Animal control faces troubled times
Director says lack of funding, high turnover hinder agency’s effectiveness

From left, Animal Control officers Jon Patla, Dan Parsons and Mike Lively beside their vehicle at the La Plata County Humane Society./Photo by Todd Newcomer.

D urango has long had a reputation for being a dogcentric town, with locals often joking that dog ownership is a prerequisite for living here. However, as heartwarming as this notion sounds, it's starting to strain those in charge of keeping dogs in order.

"Since the county continues to grow so much, we definitely are dealing with more issues," says Mike Lively, director of La Plata County Animal Control.

Lately, Lively says he's been trying to shift the agency's focus to address these issues with a major goal in mind: public safety. That's particularly important to Lively since two loose pit bulls mauled a young boy in Pagosa Springs in December 2002. The 10-year-old boy was attacked on the head and ended up losing 75 percent of his scalp and suffering 40 puncture wounds to his face and body. The incident shocked a community and sparked debate over dog responsibility. The reverberations were felt all the way to La Plata County.

"What I learned from that is that we need to keep teaching people about their responsibilities," says Lively. "I think in the past we may have let things slip by too much, like letting people get away too often with not having their dogs on leashes. I don't want to be complacent about such small things anymore. If we are complacent, it will lead to something like what happened in Pagosa."

Recently, Lively asked the City of Durango to increase animal controls fines. Fines for first offenses would increase $10, but fines for second and third offenses would double. Hopefully, Lively says, this will encourage people to be more conscientious about the county's biggest animal control problem - dogs at large.

Lively says that with the opening of the Durango Dog Park, the agency has received fewer calls complaining about unleashed dogs. For that, he says he's grateful.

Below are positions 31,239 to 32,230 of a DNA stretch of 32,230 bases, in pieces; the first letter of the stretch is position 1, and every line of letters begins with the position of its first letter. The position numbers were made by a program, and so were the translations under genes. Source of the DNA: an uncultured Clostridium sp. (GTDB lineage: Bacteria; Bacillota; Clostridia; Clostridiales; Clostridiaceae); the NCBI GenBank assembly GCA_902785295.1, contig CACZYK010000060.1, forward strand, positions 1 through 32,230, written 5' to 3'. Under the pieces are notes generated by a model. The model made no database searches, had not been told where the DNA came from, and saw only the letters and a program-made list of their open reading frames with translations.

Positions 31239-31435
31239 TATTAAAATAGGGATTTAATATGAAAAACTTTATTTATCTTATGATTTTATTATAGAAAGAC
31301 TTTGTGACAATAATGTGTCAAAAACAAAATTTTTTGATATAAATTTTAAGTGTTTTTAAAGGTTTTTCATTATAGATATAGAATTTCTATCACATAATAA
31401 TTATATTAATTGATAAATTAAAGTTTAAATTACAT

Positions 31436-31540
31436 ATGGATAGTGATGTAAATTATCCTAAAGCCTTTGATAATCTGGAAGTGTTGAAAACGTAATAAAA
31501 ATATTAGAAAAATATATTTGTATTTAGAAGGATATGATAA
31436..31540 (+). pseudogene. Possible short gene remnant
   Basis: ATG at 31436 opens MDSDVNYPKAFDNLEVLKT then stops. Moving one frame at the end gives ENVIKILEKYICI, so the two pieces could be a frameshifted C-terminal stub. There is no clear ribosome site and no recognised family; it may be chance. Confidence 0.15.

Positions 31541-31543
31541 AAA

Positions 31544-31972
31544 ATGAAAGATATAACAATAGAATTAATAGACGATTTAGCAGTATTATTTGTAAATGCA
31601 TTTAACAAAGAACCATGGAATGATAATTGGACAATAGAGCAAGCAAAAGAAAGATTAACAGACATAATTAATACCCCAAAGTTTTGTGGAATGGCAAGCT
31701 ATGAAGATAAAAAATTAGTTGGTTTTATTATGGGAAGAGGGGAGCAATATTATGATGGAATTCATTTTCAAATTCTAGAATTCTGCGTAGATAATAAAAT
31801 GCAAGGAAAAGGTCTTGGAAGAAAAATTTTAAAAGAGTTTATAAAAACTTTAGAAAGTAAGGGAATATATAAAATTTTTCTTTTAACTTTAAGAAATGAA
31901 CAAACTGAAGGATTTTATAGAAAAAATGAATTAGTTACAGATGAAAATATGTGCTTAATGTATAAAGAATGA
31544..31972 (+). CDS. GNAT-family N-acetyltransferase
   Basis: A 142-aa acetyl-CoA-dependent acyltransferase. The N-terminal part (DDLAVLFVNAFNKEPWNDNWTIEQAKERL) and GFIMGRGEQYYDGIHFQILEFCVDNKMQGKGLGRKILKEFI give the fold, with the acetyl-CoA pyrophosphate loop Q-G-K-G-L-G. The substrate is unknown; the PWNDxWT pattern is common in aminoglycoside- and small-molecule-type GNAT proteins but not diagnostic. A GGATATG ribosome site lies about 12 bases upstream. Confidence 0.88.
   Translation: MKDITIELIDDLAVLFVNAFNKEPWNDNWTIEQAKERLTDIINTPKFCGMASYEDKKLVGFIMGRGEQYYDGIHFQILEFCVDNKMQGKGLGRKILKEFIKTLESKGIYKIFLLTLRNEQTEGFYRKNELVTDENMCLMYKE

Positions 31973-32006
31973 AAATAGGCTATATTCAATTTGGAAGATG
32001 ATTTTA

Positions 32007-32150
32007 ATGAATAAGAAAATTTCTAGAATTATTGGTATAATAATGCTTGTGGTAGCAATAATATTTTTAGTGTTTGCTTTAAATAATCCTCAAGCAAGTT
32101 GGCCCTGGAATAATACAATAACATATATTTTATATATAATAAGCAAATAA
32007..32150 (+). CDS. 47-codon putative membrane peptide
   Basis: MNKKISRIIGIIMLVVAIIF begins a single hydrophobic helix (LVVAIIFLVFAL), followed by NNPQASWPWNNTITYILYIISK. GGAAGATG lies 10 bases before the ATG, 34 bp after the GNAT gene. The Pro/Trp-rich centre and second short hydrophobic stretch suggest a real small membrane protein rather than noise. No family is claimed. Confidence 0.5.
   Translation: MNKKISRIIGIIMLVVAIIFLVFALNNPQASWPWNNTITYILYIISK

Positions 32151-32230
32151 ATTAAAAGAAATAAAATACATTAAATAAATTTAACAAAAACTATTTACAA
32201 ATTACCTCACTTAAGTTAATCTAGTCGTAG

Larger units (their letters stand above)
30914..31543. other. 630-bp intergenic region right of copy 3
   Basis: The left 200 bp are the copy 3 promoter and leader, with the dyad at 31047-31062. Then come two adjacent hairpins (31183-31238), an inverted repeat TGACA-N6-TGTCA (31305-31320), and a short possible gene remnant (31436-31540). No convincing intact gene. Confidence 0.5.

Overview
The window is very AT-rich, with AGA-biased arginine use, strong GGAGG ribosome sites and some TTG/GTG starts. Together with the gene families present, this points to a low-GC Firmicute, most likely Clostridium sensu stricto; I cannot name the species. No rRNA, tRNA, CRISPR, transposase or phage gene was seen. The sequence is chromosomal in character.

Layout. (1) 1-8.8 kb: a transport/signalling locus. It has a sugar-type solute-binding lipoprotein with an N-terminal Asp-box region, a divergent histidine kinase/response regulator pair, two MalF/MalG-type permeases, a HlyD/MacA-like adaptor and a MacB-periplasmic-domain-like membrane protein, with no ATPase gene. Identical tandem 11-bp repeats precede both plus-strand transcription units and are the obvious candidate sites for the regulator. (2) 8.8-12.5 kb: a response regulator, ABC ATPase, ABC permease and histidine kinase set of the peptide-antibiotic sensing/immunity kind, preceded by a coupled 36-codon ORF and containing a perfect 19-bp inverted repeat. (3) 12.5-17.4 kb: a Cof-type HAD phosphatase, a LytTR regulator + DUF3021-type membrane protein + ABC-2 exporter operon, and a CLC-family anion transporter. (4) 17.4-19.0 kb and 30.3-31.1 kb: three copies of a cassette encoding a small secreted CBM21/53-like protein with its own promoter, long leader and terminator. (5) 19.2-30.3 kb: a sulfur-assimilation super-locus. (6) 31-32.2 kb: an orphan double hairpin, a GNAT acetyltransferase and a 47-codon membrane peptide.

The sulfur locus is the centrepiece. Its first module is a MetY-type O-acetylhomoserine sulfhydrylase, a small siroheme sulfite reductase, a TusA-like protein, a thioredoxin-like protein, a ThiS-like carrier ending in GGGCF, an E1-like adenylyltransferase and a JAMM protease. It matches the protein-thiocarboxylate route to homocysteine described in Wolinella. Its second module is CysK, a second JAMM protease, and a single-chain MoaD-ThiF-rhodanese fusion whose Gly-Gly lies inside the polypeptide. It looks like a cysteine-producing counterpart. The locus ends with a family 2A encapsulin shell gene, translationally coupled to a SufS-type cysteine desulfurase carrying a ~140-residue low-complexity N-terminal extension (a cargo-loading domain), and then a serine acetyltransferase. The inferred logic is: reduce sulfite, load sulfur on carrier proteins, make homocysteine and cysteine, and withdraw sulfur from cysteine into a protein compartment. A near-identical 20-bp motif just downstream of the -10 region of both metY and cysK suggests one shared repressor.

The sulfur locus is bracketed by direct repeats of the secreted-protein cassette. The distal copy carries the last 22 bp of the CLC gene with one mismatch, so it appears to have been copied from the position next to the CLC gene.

Animal Control Officer Mike Lively checks on the status of a dog in the La Plata County Humane Society kennels./Photo by Todd Newcomer.

"I'm lovin' the dog park," he says.

But while the number of calls about dogs decreased, the number of fines issued increased. Last year, Lively says the agency issued about 128 tickets. That's a drastic rise compared with the previous five years, when Lively says tickets averaged about 18 per year.

"Those really, are relatively low numbers. If you look at the population of the county, plus consider that we receive about 4,000 total calls per year, that's really not high."

It's not that Lively wants high numbers of tickets issued. He says he doesn't want the public to think of animal control as an extension of law enforcement. Nor does he want the public to perceive the agency as a revenue generator.

Instead, he wants to get the dog problems in the county under control so that Animal Control can adequately address other animal control problems that continue to arise, such as threats to livestock and animal cruelty. It's becoming increasingly difficult, he explains, because the Animal Control agency is understaffed and somewhat under funded.